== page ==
What Is The Process Of A Contested Divorce? Video

Straight talk with David Badanes, Esq., an experienced divorce attorney who has been assisting individuals with postnuptial agreements, and with matrimonial law issues.

What is the process of a contested divorce?

If you are involved in a contested divorce, there are many stages involved in a contested divorce. The first thing that will happen will be a preliminary conference. You and your spouse are required to go to court and the attorneys, and you may meet with the judge to give the basic information to the judge about your particular case – how many children, what your income is, whether you own a house, what your general assets are. It’s not a full-blown hearing. It’s a meeting with the judge to get the basic information about your divorce. That’s what a preliminary conference is.

After the preliminary conference, typically the next stage is what’s called discovery. This is where you and your spouse will exchange information with the respective attorneys or all the documents involved in your financial information, income taxes, bank information, pension information, insurance information, and all the financial documents that will be needed for the divorce.

After the discovery is completed. There may be what’s called a deposition or what some people call EBT. Deposition is where you sit down, and the attorney gets to ask you with questions about your financials. Again, how much income you make, how much schooling you’ve had, how many child support you’ve been paying. The other attorney gets to ask you questions, and your attorney gets to ask your spouse with questions as well.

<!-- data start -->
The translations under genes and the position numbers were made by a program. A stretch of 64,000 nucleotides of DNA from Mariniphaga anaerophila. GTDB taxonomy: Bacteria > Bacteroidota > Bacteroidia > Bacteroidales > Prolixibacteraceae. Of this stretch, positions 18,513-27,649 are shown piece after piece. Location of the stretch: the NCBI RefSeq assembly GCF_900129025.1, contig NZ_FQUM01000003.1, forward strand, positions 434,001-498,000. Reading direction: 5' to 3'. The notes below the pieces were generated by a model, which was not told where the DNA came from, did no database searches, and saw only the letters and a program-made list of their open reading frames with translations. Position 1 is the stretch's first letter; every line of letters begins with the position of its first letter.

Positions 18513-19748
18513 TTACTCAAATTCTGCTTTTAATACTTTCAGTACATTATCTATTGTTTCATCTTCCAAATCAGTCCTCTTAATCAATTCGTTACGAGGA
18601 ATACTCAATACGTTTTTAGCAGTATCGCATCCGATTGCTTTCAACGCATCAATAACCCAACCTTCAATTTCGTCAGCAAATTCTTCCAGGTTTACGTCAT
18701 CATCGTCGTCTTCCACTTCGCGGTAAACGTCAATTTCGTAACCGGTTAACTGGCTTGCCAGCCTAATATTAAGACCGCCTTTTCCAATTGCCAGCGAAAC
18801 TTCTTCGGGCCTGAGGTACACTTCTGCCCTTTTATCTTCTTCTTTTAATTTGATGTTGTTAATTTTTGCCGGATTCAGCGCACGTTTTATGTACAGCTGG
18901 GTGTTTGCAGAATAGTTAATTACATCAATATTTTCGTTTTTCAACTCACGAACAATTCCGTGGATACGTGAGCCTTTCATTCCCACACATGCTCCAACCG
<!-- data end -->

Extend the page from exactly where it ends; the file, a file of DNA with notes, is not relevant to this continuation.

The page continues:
After deposition, there will be preparation for a trial. And that again goes through the financial information and prepares you for trial. And then eventually, there will be a trial scheduled and at the day of the trial typically the judge will ask if there’s been a settlement or can the parties go and try to settle the case. The judges always like to have settlements even on the day of trial. If you cannot settle the case then, of course, there will be a trial and that could by anywhere from one day, 3 days or 3 weeks depending on how complicated your divorce is.

How Long Does it Take to Get Divorced: Video

As a matrimonial and family law attorney many of my clients ask me “How long does it take to get divorced?” The answer is “it depends”.

If you have a simple uncontested divorce, where everyone signs all the paperwork, then your divorce can be submitted to the court system within days. However, the court may take several months before it actually approves your divorce.

If you have a complicated contested divorce, then your divorce could take up to 3 years. There have been some extreme cases where a divorce can take longer than 5 years.
However, most contested divorces take about 1 to 2 years.